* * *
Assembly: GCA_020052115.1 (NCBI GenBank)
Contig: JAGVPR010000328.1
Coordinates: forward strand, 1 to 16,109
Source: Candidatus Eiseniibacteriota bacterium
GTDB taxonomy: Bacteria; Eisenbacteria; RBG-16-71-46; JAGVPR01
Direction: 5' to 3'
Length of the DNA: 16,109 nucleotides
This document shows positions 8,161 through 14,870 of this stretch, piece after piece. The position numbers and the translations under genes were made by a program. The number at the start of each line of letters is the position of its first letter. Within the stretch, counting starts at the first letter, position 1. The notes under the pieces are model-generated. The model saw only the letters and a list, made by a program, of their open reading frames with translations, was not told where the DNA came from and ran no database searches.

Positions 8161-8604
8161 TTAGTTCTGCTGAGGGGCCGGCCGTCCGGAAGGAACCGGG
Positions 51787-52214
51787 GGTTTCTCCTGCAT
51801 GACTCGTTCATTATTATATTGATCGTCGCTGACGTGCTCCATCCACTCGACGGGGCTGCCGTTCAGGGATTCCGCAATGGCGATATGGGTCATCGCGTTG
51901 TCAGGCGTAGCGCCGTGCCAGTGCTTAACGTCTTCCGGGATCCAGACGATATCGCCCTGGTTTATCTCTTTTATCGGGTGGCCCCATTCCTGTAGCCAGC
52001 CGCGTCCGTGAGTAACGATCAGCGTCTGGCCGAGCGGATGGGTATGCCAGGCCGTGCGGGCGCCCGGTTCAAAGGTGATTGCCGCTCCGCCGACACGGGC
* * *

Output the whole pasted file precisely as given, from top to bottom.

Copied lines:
Assembly: GCA_020052115.1 (NCBI GenBank)
Contig: JAGVPR010000328.1
Coordinates: forward strand, 1 to 16,109
Source: Candidatus Eiseniibacteriota bacterium
GTDB taxonomy: Bacteria; Eisenbacteria; RBG-16-71-46; JAGVPR01
Direction: 5' to 3'
Length of the DNA: 16,109 nucleotides
This document shows positions 8,161 through 14,870 of this stretch, piece after piece. The position numbers and the translations under genes were made by a program. The number at the start of each line of letters is the position of its first letter. Within the stretch, counting starts at the first letter, position 1. The notes under the pieces are model-generated. The model saw only the letters and a list, made by a program, of their open reading frames with translations, was not told where the DNA came from and ran no database searches.

Positions 8161-8604
8161 TTAGTTCTGCTGAGGGGCCGGCCGTCCGGAAGGAACCGGG
Positions 51787-52214
51787 GGTTTCTCCTGCAT
51801 GACTCGTTCATTATTATATTGATCGTCGCTGACGTGCTCCATCCACTCGACGGGGCTGCCGTTCAGGGATTCCGCAATGGCGATATGGGTCATCGCGTTG
51901 TCAGGCGTAGCGCCGTGCCAGTGCTTAACGTCTTCCGGGATCCAGACGATATCGCCCTGGTTTATCTCTTTTATCGGGTGGCCCCATTCCTGTAGCCAGC
52001 CGCGTCCGTGAGTAACGATCAGCGTCTGGCCGAGCGGATGGGTATGCCAGGCCGTGCGGGCGCCCGGTTCAAAGGTGATTGCCGCTCCGCCGACACGGGC